Neither Dworkin nor Dr. Ambedkar[2], while laying down their versions of constitutional morality, required such morality to be located in any individual principle located in the Constitution. Constitutional morality is about reading the Constitution as a whole in the light of the historicity of its founding principles. It can be nobody’s case that any provision of the Constitution appeared out of thin air or even from the pure intellect of its founding fathers. Justice Vivian Bose calls the right under Art 14 “a way of life, rather than a precise rule of law”.[3] If that is so, would it not be necessary to consider when and how such a principle- gender equality, in the case of Bhatia’s example- became a part of Indian way of life? It is fairly settled that Indian consciousness on gender justice arose in the wake of the Bengali renaissance, which was essentially a conservative movement rather than a liberal one. If Raja Ram Mohan Roy relied on the rights of ancient Hindu women[4] to demand equal share of property for women, would similar ancient principles not be relevant today if the Supreme Court were to understand equality and gender justice? In fact, Dworkin’s version of constitutional morality in the American context requires precisely such a reading of the Constitution. He says that the restriction on allowing judges to use their own morality in interpreting the Constitution should be “the moral reading…that fits the broad story of America’s historical record”.[5] His example is even more telling –“Even a judge who believes that abstract justice requires economic equality cannot interpret the equal protection clause as making…collective ownership of productive measure, a constitutional requirement because that interpretation simply does not fit American history or practice.” Therefore, constitutional morality is not about reading one facet of the Constitution in light of another merely because both are located in the same text but by reading each facet through its own morality. Viewed in this context, one should not feel so much indignation, like Bhatia does, at the Supreme Court’s view in Rangarajan’s case that speech should be tempered by concepts such as “Dharam” or the principles of “Thirukkural”.
Bhatia’s views on equality as a guide for restricting free speech also exposes incoherence in his philosophical analysis. After criticizing Ranjit Udeshi’s paternalistic view of morality using Dworkin’s theory of endorsement, he relies on a school of thought termed by Dworkin as the “strongest new attack on freedom of speech”[6] to define morality. As mentioned earlier Bhatia believes that the American feminist intellectual movement against pornography offers a reasonable example of equality being used to restrict free speech. Dworkin was the strongest critic of the works of Catharine Mackinnon and Andrea Dworkin which advocated this approach.  Bhatia should not have skirted this debate.
Some of Bhatia’s other individual views appear to be ideological and are not adequately rationalized. For instance, he offers no major justification for placing commercial speech on a lower pedestal under Art 19(1)(a) except that Indian circumstances don't warrant wholesale importation of “American Jurisprudence and Reasoning on Commercial speech”. Rather than getting lost in the byways of argumentation, Bhatia should have focused efforts on delving deeper into the philosophical positions of the several writers he attempts to survey.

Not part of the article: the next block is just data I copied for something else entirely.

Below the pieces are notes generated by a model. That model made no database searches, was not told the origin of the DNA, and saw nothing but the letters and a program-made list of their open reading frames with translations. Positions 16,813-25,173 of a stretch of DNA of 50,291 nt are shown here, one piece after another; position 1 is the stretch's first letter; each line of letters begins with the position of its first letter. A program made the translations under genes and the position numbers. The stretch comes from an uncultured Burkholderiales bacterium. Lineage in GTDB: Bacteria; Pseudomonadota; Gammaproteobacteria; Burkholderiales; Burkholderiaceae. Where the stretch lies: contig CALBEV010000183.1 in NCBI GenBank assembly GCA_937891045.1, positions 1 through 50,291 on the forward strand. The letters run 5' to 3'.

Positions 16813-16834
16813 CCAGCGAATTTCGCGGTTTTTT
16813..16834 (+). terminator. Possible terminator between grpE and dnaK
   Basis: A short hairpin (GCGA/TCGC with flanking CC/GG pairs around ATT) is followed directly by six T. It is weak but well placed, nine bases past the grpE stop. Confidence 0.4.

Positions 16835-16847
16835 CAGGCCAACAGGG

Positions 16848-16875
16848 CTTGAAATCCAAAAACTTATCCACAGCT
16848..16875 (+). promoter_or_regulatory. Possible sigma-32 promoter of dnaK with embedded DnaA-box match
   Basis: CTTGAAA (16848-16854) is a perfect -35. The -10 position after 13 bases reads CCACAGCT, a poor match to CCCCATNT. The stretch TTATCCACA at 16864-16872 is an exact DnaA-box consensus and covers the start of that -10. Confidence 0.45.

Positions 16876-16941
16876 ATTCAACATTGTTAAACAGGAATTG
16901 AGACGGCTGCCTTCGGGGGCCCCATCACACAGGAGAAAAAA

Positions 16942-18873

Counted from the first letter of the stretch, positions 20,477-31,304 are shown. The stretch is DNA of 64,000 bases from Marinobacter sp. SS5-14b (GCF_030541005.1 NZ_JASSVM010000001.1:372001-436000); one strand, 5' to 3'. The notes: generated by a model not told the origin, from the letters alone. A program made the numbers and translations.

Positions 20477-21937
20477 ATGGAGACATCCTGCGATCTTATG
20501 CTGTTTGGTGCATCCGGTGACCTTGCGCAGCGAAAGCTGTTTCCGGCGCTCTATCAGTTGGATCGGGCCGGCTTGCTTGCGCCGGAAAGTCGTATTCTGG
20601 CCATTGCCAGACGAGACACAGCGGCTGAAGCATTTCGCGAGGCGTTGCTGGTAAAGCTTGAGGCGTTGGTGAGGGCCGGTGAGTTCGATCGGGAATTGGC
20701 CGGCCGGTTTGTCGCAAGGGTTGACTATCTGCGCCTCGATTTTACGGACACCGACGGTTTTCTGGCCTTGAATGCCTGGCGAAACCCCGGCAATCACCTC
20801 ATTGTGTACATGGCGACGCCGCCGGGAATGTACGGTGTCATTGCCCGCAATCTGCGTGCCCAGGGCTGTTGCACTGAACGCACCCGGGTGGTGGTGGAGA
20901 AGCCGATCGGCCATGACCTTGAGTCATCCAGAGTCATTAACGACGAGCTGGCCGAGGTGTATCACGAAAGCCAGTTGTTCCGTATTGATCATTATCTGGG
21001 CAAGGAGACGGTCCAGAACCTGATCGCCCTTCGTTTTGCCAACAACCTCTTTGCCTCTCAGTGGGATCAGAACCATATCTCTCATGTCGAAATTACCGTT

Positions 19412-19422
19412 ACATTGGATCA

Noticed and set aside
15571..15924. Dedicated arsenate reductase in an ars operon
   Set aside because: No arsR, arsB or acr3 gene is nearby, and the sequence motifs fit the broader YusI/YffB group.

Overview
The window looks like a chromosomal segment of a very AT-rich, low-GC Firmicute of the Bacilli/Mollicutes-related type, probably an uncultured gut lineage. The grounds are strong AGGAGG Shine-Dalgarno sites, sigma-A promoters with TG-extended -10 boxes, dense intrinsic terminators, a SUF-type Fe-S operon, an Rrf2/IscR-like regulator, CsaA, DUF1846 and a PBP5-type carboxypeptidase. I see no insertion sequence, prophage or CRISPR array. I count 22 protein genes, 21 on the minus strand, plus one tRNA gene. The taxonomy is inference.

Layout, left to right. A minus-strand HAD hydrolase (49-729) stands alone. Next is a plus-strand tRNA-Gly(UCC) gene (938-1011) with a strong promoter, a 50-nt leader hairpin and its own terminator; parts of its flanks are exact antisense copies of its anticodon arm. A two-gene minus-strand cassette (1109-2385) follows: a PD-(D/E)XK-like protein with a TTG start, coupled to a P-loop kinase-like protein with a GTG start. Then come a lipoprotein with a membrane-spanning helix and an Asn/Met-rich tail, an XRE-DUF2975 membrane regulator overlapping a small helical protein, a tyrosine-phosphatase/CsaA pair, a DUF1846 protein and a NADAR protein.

(Adithya Reddy is a lawyer practicing before the High Court of Madras)

[1] See M. Kramer, In the Realm of Legal and Moral Philosophy: Critical Encounters, pg. 67. It is however wrong to to call the Kantian idealmanipulable. To understand Kants views on autonomy and freedom, one must understand all the complex preconditions he envisages for their realand rationalexercise. For a good idea of these preconditions see John Rawls, Kantian Constructivism in Moral Theory, The Journal of Philosophy, Vol. 77, No. 9, 515
[3] Bidi Supply Co V. UOI, AIR 1956 SC 479
[4] Rammohun Roy (Raja), Brief Remarks regarding Modern Encroachments on the Ancient Rights of Females, According to the Hindoo Law of Inheritance, 1822.  
[6] R. Dworkin, A New Map of Censorship, Index on Censorship, Vol 23 1994.

Sunday, September 11, 2016

Australian Correspondence: Lessons for ‘Trade and Commerce’ in India from Cole v Whitfield

As Vikram has previously noted, Part XIII of the Indian Constitution (regarding trade, commerce and intercourse within India) has once again arisen for interpretation. These provisions draw upon (but are not precisely equivalent to) section 92 of the Australian Constitution, which reads as follows:
On the imposition of uniform duties of customs, trade, commerce, and intercourse among the States, whether by means of internal carriage or ocean navigation, shall be absolutely free.

But notwithstanding anything in this Constitution, goods imported before the imposition of uniform duties of customs into any State, or into any Colony which, whilst the goods remain therein, becomes a State, shall, on thence passing into another State within two years after the imposition of such duties, be liable to any duty chargeable on the importation of such goods into the Commonwealth, less any duty paid in respect of the goods on their importation.

The brevity of the clause belies the heat and contention that has accompanied its interpretation. At his retirement in 1952, Chief Justice John Latham (himself a deeply conservative figure and former Opposition Leader) declared (in light of the trouble and controversy that the section had caused lawyers and judges alike) that '[w]hen I die, s. 92 will be found written on my heart': (1952) 85 CLR ix. In the same year, Geoffrey Sawer observed that s 92 had ‘caused more differences of judicial opinion and greater conflict between decisions than any other provision of the Constitution’ (cited in Buck v Bavone (1976) 135 CLR 110) – arising, in large part, from the charge that the section had been employed to frustrate attempts at economic regulation in Australia (by federal and state governments alike), serving as ‘the bulwark of private enterprise’ and an impediment to socialist reforms.